Sunday, December 6, 2009

Going Forward To Nowhere

For a long time the phrases "going forward" & "moving forward" have "gotten under my skin". Some cliches in our cultural speech are inevitable, but, please, "enough already."

Here are some postings from that give us "some food for thought".

Microspeak: Going forward

The jargon phrase going forward has largely replaced the more mundane equivalent from now on. It appears that I'm not the only person who is bothered by this phrase. Sample usages:

  • We discussed the membership and timeframe for support team meetings going forward.
  • There will be change to the status reports going forward.
  • Going forward we will be doing this for every milestone.

Notice that the phrase going forward usually adds little to the sentence. You can delete it from all of the sentences above and nobody would notice a difference.

Published Tuesday, September 25, 2007 7:00 AM by oldnewthing
Filed under: Other, Microspeak

Tuesday, September 25, 2007 11:09 AM by skst

Seriously. This mindless filler has bothered me from the first time I heard it. Does the speaker think the listeners are so confused they need to be told we can't change the past? Do people have trouble understanding that the past is inviolable so the only place to make changes is "from here on out"?

Can anyone describe a situation where "going forward" disambiguates a statement?

John S.: I also agree about "at the end of the day." Ugh!

Tuesday, September 25, 2007 11:49 AM by Steve Nuchia

I believe the origin of this phrase can be traced to the U.S. Securities and Exchange Commission rules for "forward looking statements" in the communications of publicly traded corporations. They require that statements about the future be weasel-worded and the "going forward" construction seems to have migrated from CEO speaches into the general business vocabulary.

Tuesday, September 25, 2007 11:51 AM by Qian

@Nickd, I'm with you, except for me it's the variation "at this point in time." I'm trying to work "at this point in space" into my own speech as much as possible just to achieve some kind of dimensional balance.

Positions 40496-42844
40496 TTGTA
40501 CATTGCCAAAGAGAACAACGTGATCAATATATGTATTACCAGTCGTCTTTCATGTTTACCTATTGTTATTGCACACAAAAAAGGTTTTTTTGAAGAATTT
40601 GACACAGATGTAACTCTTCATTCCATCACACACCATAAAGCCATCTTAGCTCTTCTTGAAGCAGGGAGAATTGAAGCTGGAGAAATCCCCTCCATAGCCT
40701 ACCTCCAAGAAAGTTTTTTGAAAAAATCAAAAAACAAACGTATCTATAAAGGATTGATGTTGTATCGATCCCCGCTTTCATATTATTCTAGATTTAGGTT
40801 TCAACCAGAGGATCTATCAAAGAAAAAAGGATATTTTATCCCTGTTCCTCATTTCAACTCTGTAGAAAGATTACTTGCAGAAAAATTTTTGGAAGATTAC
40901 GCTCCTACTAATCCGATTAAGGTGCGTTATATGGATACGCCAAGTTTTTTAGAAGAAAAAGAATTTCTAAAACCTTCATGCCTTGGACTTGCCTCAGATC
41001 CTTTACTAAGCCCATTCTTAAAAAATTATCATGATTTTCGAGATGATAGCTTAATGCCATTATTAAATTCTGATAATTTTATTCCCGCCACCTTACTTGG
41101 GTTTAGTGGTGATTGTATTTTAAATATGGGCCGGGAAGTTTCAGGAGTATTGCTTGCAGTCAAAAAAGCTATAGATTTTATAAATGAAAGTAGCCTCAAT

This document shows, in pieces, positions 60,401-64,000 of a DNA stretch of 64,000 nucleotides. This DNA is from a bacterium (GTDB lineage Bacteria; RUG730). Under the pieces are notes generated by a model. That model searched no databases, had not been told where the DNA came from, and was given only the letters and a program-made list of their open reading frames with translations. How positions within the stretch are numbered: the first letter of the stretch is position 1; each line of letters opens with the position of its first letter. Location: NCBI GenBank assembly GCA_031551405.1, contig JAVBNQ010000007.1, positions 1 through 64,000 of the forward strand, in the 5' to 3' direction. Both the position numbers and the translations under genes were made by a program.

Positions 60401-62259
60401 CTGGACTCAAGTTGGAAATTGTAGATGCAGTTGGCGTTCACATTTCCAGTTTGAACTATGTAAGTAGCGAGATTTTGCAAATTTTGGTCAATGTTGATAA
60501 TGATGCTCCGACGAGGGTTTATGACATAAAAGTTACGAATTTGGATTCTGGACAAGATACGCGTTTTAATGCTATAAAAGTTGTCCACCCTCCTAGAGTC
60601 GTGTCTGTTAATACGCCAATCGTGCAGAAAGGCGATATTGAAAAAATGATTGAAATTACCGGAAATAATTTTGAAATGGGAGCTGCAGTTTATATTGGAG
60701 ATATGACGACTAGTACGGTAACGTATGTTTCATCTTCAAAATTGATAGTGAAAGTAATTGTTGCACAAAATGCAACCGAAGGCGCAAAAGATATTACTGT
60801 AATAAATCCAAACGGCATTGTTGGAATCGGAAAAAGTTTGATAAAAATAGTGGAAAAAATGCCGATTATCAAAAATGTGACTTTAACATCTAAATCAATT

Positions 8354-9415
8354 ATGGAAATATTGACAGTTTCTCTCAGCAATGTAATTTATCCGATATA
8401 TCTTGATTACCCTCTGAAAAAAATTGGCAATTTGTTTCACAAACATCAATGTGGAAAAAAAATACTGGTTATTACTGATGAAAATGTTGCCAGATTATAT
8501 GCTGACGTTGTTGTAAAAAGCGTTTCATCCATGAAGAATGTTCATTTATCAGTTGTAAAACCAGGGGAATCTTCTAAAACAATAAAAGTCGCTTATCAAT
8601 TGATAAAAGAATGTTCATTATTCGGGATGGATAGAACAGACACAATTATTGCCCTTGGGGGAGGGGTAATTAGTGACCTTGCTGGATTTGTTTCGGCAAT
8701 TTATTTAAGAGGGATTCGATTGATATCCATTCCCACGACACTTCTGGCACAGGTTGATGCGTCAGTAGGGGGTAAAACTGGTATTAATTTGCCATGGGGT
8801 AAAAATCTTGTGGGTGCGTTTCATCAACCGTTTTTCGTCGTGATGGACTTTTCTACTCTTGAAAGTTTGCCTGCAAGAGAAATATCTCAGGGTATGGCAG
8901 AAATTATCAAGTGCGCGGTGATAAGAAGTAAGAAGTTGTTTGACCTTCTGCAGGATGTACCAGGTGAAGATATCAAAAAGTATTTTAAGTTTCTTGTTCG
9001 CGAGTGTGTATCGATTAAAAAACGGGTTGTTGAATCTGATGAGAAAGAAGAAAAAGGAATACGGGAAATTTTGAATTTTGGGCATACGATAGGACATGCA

Tuesday, September 25, 2007 1:14 PM by Mikkin

This silly phrase is widely used, not just in Microspeak. The verb "to go" is usually not germane to the idea being expressed, even when the idea is not redundant. English already has a good word for this: "Henceforth."

I try not to laugh at people who think they sound sophisticated when they are actually using dumbed-down language. Heretofore I have not tried very hard, but henceforth I shall try harder.

Wednesday, September 26, 2007 6:57 PM by Mikkin

At the risk of incurring Raymond's ire for commenting twice on the same post, I just realized why people say this. "Going forward" tries to imply that the change represents some kind of forward progress. It is probably a good indicator that one is going nowhere.

Line from Dilbert cartoon" "At the end of the day we'll be in a market place on a going forward basis".

Saturday, November 21, 2009

Riley - In Memory

I just learned that Riley, the special Maine Coon cat I met at one of the B&B's we stayed at in Maine tragically died Oct. 17. He was found in an above-ground swimming pool. It saddens my heart so much. He was a beautiful and lovable cat, and very much loved by his people who will miss him so much. We are reminded how important it is to keep pools covered to help prevent a tragedy like this.

I will always remember Riley, the great big boy who so graciously let me take pictures of him while he lounged in the yard.

Monday, October 12, 2009

Peggy's Cove Lighthouse, Nova Scotia, Oct. 11 & 12

What a beautiful sunset at this picturesque lighthouse that stands guard outside Margarets Bay, on the eastern shores of Nova Scotia. Winds were gusty and brisk off the bay making the 55° temperature feel like 33°.

Cape d'Or Lighthouse Oct. 9 & 10, 2009

Situated on the Bay of Fundy, Cape d'Or Lighthouse is a beacon of safety for the boats
in this sometimes tumultuous sea. We stayed two nights in the keeper's house (I am standing in front of it, therefore it is not visible in this picture) and enjoyed a blustery rainstorm the first morning. The second morning we awoke to this beautiful sunrise.

Fall in Nova Scotia, Oct. 11, 2009

Riley, our host at our first B&B in Calais, Maine, Oct. 8, 2009

Saturday, September 5, 2009

Tutankhamun, the Young King of the 18th Dynasty

The King Tutankhamun Exhibit at the de Young Museum features amazing sculptures, ornate gilded boxes, jewelry encrusted with precious gems, and numerous murals outlining the 18th dynasty. However, King Tut, himself is NOT resting in the de Young Museum, but his mummy along with his gold mask resides in Luxor, Egypt.

Despite not seeing Tut and his coffins and sarcophagus, I did marvel at the final chamber that depicted, via video, the gold foiled, nested coffins that housed the sarcophagus. Amazingly, the third coffin is made of solid gold.

de Young Museum Lily Pond

Sculpture-de Young Museum

San Pablo Bay

Saturday, August 22, 2009

HUNTER in a pot
Dalia - such beautiful flowers
Fort Bragg Botanical Gardens
Blackberry blossoms & Honeybee

Emerald Bay - Lake Tahoe
Mountain Poppy - Bridgeport, California
Bee & Sweetpea - Mendocino, California
Mendocino, California
Watercolor Rose
Dalia - Fort Bragg Botanical Gardens
Daisy - Napa Valley, California
Albionicus Orangina, Albion, California
Backlit Fern - Fort Bragg Botanical Gardens

Friday, July 31, 2009

Wild iris grace the field in front of the buildings on a street in Bodie, the largest ghost town in California.

Scattered remnants of Bodie dot the barren hills.
Looking back toward Bodie from Aurora Canyon Road.
Capturing the beauty of flowers is a passion of mine. This rose and dalia were blooming at the Fort Bragg Botanical Gardens, and I captured their essence a few weeks ago.

The grassy pastures at Cabrillo Light Station where golden in the morning mist.